The Impact of Oncologic Therapy on Clonal Hematopoiesis and Therapy-Related MDS
EvansMDS Young Investigator Award
My career goal is to become a physician scientist and principal investigator with a clinical and research focus on early cancer detection and prevention using computational genetic and epidemiologic methods. In the next five years, I want to focus on therapy-related leukemia genomics and how clonal hematopoiesis (CH) can be used to both understand the biology of myelodysplastic syndrome (MDS) and to predict risk of therapy-related MDS (tMDS). Characterization of how pre-malignant mutations in the blood, CH, relates to future leukemia risk represents a first step towards the use of non-invasive genomic-based testing to detect pre-malignant states. With the increasing sensitivity of genomic assays, genomic-based screening programs can be used to detect pre-malignant lesions for solid tumors. This has the advantage of informing not only on likelihood of an occult malignancy but also providing insight into the disease biology.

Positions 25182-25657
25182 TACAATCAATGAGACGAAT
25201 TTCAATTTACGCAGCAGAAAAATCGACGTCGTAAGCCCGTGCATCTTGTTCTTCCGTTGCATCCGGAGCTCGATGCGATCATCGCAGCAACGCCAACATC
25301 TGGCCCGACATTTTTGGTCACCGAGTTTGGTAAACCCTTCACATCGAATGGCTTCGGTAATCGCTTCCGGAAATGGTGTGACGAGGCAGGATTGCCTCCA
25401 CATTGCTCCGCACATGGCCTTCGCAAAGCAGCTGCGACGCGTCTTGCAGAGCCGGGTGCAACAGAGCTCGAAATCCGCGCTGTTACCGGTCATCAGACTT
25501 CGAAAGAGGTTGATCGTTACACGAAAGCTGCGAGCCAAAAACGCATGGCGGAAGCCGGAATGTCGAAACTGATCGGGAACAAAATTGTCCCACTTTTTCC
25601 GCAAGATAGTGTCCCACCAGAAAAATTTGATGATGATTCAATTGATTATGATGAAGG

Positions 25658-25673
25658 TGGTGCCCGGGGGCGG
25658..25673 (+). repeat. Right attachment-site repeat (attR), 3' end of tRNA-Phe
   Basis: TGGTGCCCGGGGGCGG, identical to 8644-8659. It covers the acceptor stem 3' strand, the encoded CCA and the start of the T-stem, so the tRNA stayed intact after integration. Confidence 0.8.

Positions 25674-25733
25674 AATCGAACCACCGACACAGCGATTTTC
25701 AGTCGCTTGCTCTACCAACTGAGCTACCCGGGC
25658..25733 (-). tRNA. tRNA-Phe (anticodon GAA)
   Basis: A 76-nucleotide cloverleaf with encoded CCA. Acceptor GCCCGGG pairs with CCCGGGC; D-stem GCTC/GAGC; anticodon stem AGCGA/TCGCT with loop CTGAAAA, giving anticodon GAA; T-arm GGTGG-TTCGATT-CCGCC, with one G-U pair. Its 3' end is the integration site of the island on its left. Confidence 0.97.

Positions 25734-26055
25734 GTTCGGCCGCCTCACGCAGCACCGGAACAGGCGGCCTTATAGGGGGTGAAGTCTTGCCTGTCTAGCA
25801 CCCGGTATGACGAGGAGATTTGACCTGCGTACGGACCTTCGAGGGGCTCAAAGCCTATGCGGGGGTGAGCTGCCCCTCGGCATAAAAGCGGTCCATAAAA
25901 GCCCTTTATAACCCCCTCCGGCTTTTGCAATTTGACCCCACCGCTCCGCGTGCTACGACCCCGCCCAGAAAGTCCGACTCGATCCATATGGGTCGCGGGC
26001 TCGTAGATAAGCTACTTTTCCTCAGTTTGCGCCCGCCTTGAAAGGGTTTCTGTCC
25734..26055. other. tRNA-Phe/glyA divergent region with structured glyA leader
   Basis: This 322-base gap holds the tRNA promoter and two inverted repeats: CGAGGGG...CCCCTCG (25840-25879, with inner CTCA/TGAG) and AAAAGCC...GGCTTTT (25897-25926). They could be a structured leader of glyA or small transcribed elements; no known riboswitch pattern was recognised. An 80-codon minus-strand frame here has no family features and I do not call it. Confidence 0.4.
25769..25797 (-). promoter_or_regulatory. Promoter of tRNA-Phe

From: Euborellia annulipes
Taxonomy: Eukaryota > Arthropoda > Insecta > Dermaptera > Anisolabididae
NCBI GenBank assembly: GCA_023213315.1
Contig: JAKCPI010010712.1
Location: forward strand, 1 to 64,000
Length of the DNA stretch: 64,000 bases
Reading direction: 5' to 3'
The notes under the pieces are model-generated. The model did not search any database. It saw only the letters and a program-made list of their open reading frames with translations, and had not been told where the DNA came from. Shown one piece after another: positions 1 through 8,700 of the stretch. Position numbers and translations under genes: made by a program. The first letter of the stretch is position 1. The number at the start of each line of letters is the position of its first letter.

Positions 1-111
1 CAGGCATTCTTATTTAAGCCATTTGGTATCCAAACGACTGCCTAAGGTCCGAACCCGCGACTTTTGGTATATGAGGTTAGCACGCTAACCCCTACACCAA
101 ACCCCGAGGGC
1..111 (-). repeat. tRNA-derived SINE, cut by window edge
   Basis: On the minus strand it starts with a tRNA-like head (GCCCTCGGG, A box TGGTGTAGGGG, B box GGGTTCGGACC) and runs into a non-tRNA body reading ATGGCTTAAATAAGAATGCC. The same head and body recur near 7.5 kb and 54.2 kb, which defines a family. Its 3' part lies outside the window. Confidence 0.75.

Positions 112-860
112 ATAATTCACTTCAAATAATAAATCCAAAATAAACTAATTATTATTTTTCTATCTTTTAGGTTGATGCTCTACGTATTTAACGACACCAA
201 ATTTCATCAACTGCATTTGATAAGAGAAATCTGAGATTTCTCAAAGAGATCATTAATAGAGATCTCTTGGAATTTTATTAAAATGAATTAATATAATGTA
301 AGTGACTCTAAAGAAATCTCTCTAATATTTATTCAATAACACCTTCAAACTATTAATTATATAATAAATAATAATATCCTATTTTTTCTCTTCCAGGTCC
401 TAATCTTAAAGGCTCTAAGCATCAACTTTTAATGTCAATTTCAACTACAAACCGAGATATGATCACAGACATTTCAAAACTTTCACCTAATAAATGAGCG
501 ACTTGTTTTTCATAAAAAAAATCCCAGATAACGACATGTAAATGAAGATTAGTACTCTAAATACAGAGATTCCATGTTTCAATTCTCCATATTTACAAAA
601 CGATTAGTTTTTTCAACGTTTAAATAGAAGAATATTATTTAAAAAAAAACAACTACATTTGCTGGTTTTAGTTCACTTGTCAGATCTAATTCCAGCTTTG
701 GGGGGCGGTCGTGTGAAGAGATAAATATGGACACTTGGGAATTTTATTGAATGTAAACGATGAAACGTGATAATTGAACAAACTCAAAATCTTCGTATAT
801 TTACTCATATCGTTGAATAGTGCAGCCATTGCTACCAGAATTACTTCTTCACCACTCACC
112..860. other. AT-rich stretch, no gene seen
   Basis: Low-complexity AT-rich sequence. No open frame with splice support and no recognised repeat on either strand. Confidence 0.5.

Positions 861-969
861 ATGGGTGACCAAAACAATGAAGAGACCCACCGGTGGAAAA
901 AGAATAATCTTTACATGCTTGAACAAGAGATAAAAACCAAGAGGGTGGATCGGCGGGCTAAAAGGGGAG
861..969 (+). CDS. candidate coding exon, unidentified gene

Roughly 10-20% of myelodysplastic syndrome is accounted for by therapy-related MDS (t-MDS). t-MDS is highly treatment resistant, with a 5-year survival of only 10%. Given the increasing rates of both cancer incidence and cancer survivorship, the number of cancer survivors in the U.S. is projected to approach 18 million by 2022. The incidence of t-MDS is expected to rise in parallel. Although t-MDS is known to be linked to specific subclasses of chemotherapy, it is not well established which patient populations are at sufficient risk of t-MDS to warrant intervention. t-MDS was traditionally thought to develop from the mutagenic effects of oncologic therapy but recent studies show that cancer-initiating mutations driving t-MDS can often be detected prior to therapy. Genomic studies in healthy populations have shown that the acquisition of somatic mutations in leukemia-associated genes in blood cells can also be detected in people without any apparent hematologic disease, referred to as clonal hematopoiesis (CH). We and others have shown that CH is frequently observed (~20%) in solid tumor patients, is associated with prior exposure to oncologic therapy, and confers a substantially increased risk of subsequent hematological malignancy. Identifying the specific oncologic regimens associated with CH, and its genetic features that lead to high risk for t-MDS, would inform the development of prevention strategies for t-MDS. However, the relationship between exposure to specific therapeutic agents and the development and progression of CH to t-MDS is not established. Many solid tumor patients undergo genetic sequencing of tumor and blood samples (representing a constitutional control) for standard clinical care. I ascertained detailed clinical, treatment and outcome data for over 17,500 cancer patients with blood sequencing data. My preliminary analysis shows that exposure to specific oncologic therapies is highly associated with CH. I define subsets of patients at high risk of t-MDS on the basis of genetic characteristics of their CH as well as clinical features. I hypothesize that CH is promoted by exposure to specific oncologic therapies and that a combination of CH and clinical factors are associated with t-MDS risk. Identification of patient subgroups at high risk of t-MDS would inform the development of prevention protocols to avoid or minimize exposure to t-MDS-associated therapies.